Meanwhile, French workers re-learn — and remind everyone else — that, without their work, the economy stops. Corporate executives and politicians bark orders, but nothing happens unless and until workers comply. In their solidarity, the French rediscover the taproots of their political power. And their rediscovery ramifies everywhere, including among US workers, students, and others eager for a mass movement against capitalism’s crisis and the social costs it imposes. US citizens are seeking ways to articulate an attractive left economic and political criticism of the crisis and of the government’s response, and they are seeking a left alternative program to propose. France matters because it suggests a concrete form and substance for what such US citizens seek. Perhaps the best way to undercut the appeal and influence of the Tea Party Right in the US would be, as in France, the upsurge of a comparable left alternative.

Rick Wolff is a Professor Emeritus at the University of Massachusetts in Amherst and also a Visiting Professor at the Graduate Program in International Affairs of the New School University in New York.   He is the author of New Departures in Marxian Theory (Routledge, 2006) has a film on the crisism, Capitalism Hits the Fan, and a related book Capitalism Hits the Fan: The Global Economic Meltdown and What to Do about It.

This entry was posted in Protest and mobilisation, The crisis beyond the Hexagon, The politics of crisis. Bookmark the permalink.

4 Responses to France Matters Here Too

  1. Kirk says:

    Aside from your superannuated cut-and-paste rhetoric, this article shows that you know very little about what’s happening in France. You say:

    “The issue that mobilizes the French is the basic question of who is to pay for (1) the collapse of global capitalism in 2008 and 2009, (2) the ongoing social and personal costs of high unemployment, loss of homes, reduction of job benefits, and the general assault on most citizens’ standards of living, and (3) the costs of ending the crisis. The French masses have already absorbed and suffered the costs of (1) and (2). They have drawn the line at (3). That they now refuse.”

    This is so wrong that it’s almost laughable. These demonstrations were about raising the early retirement age to 62 from 60 and the normal retirement age from 65 to 67. Since the average retirement age is just below 63, the change wouldn’t even touch most people. (Though there are still many protected groups that can retire at 50; though they didn’t say this, even as they demonstrated.)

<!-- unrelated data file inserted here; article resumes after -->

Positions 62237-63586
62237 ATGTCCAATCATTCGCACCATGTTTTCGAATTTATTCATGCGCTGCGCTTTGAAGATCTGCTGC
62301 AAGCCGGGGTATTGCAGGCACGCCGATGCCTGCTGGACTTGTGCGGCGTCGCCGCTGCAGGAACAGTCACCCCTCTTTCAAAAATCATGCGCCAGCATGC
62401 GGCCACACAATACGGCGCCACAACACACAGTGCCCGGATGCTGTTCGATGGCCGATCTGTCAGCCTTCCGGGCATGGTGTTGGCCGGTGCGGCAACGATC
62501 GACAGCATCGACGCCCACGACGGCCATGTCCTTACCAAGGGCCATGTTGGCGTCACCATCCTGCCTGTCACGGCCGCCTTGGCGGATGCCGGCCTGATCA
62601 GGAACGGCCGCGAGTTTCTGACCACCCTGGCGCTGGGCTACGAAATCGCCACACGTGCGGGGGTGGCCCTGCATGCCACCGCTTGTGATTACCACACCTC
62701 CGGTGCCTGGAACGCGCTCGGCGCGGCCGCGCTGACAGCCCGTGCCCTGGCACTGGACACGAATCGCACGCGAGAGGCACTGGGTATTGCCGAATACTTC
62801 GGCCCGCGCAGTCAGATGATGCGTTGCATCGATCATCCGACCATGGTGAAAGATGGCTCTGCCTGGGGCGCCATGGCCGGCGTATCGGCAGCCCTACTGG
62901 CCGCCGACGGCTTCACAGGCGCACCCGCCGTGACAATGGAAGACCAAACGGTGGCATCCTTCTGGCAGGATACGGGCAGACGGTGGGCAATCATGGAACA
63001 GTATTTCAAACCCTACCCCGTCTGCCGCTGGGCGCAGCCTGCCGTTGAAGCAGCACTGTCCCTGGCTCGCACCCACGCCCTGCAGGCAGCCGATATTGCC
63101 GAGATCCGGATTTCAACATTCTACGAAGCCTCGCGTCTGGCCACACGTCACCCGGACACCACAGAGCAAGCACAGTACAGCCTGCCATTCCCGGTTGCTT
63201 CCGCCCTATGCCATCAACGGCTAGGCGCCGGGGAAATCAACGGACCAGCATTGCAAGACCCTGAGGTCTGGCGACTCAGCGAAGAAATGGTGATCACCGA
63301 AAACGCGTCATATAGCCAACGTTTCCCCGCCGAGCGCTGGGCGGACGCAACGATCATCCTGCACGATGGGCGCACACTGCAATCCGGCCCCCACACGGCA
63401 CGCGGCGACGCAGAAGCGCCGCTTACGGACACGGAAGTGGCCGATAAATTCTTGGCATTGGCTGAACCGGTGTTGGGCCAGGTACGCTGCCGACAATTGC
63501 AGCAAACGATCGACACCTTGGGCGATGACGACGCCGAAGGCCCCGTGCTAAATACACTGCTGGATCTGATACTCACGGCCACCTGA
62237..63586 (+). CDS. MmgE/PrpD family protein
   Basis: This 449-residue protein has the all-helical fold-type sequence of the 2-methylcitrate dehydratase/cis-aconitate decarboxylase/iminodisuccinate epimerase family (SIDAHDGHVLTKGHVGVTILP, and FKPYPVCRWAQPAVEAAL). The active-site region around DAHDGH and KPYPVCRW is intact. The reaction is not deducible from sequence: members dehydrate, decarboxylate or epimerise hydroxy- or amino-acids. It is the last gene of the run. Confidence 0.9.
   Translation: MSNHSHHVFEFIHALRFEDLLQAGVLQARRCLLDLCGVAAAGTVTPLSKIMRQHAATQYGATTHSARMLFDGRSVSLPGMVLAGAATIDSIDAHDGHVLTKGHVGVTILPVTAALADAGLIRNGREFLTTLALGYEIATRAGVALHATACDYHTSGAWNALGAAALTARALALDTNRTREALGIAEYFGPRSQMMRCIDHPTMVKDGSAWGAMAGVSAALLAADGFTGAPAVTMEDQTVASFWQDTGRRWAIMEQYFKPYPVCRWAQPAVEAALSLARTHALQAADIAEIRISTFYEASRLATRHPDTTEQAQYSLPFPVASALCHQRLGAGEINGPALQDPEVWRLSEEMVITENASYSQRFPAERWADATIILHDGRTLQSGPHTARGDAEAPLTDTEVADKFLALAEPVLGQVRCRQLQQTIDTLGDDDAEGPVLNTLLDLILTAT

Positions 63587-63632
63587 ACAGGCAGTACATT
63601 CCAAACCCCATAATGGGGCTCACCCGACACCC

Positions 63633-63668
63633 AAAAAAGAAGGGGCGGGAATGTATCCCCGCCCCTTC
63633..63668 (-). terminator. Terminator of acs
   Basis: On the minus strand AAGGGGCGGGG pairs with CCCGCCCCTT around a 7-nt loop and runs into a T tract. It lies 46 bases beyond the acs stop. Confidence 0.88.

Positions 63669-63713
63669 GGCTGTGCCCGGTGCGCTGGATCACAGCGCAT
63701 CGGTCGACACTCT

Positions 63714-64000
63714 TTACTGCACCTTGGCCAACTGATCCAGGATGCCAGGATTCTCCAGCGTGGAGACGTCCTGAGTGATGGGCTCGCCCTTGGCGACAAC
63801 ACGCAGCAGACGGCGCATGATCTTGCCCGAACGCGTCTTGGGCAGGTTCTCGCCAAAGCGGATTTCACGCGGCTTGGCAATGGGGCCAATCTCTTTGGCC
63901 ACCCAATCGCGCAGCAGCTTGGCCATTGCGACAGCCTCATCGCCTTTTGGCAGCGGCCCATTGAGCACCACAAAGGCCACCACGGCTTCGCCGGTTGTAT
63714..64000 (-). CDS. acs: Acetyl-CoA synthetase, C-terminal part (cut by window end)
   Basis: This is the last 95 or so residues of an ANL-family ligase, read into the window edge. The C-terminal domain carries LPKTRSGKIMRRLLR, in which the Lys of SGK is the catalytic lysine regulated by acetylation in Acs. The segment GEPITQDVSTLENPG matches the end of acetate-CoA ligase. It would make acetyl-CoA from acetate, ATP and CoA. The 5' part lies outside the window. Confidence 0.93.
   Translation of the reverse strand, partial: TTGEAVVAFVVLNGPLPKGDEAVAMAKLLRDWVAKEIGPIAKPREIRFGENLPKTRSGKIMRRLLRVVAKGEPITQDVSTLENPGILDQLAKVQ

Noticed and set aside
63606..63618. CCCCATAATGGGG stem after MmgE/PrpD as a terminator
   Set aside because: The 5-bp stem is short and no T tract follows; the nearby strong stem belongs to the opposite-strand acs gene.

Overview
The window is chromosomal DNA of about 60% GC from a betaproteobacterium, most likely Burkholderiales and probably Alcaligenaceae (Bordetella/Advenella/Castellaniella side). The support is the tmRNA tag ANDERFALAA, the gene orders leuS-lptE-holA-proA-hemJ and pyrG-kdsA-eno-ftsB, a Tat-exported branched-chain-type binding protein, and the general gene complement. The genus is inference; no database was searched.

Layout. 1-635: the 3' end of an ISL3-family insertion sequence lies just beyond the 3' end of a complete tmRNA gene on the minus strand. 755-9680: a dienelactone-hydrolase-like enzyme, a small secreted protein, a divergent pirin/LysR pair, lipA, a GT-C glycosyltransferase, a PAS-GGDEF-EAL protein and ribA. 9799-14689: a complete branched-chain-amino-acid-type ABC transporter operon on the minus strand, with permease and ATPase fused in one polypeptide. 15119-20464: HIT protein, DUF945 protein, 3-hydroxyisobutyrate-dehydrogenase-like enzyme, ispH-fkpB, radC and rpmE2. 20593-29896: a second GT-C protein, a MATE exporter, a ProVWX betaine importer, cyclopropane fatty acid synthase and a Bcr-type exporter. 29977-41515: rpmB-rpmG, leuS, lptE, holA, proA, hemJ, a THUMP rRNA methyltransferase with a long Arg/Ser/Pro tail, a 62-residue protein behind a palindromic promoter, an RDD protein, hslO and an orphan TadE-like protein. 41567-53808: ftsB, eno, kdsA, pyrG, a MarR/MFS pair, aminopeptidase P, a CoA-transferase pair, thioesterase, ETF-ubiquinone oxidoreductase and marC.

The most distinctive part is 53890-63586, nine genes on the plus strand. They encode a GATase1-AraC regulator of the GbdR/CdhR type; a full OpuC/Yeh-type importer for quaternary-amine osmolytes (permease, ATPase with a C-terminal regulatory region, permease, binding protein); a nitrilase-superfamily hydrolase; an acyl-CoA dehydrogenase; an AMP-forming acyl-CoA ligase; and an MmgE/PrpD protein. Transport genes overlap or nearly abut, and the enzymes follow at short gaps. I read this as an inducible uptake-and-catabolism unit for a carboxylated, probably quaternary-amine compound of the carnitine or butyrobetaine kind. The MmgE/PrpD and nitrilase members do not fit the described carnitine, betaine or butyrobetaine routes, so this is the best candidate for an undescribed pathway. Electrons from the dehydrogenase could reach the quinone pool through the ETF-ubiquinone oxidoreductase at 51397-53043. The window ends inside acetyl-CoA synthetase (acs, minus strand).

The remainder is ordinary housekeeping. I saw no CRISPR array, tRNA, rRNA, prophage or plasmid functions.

You also have absolutely no understanding about how the French demonstrate at the drop of a hat – or, more correctly, at the drop of a call from the unions.

    Some of the things you say are actually disturbing – you’re a professor emiritus, and you talk about “the entire twenty-five-year neo-liberal drift of economics and politics in France.” The current government would be Democrats in the US, and in that 25 years you cite there were about ten years with a Socialist president, and several other periods with a Socialist prime minister.

    It’s very hard to see anything here other than your Marxist propaganda, and an attempt to apply your ideas to a situation that you simply don’t understand.

    • Rick Wolff says:

      Setting aside the comment’s overheated tone and tired Cold War rhetoric, let me respond briefly as follows. Millions of people, French or other, do not mobilize repeatedly in strikes, general strikes, and mass demonstrations over relatively “small” issues like the Sarkozy retirement postponement. They do that because those small issues have come to symbolize an entire social situation. And nothing better summarizes that social situation in France than the neo-liberal drift of politics – especially including so large a portion of the Socialist Party – that generated and is the target of the current mass mobilization.
      French union leaders, like their counterparts everywhere else, know and agonize over calling most strikes, let alone general strikes. The risks and stakes are huge. The organizers of the September 7 general strike debated for months about whether to do that. They organized carefully, and were still as amazed by the size and strength of the response of their members and of French public opinion as the French right was struck by shock and awe. Moreover, any knowledge of the real history of relations among France’s many trade union federations and between them and left political formations and student groups would recognize that their remarkable solidarity in these sequential mobilizations could only occur when deeply-rooted and deeply-felt social conditions were generating a major social movement. In that light, dismissals of such a movement couched in the facile terms of “French dispositions to demonstrate/strike” say nothing about their object and everything about the speaker’s hostility.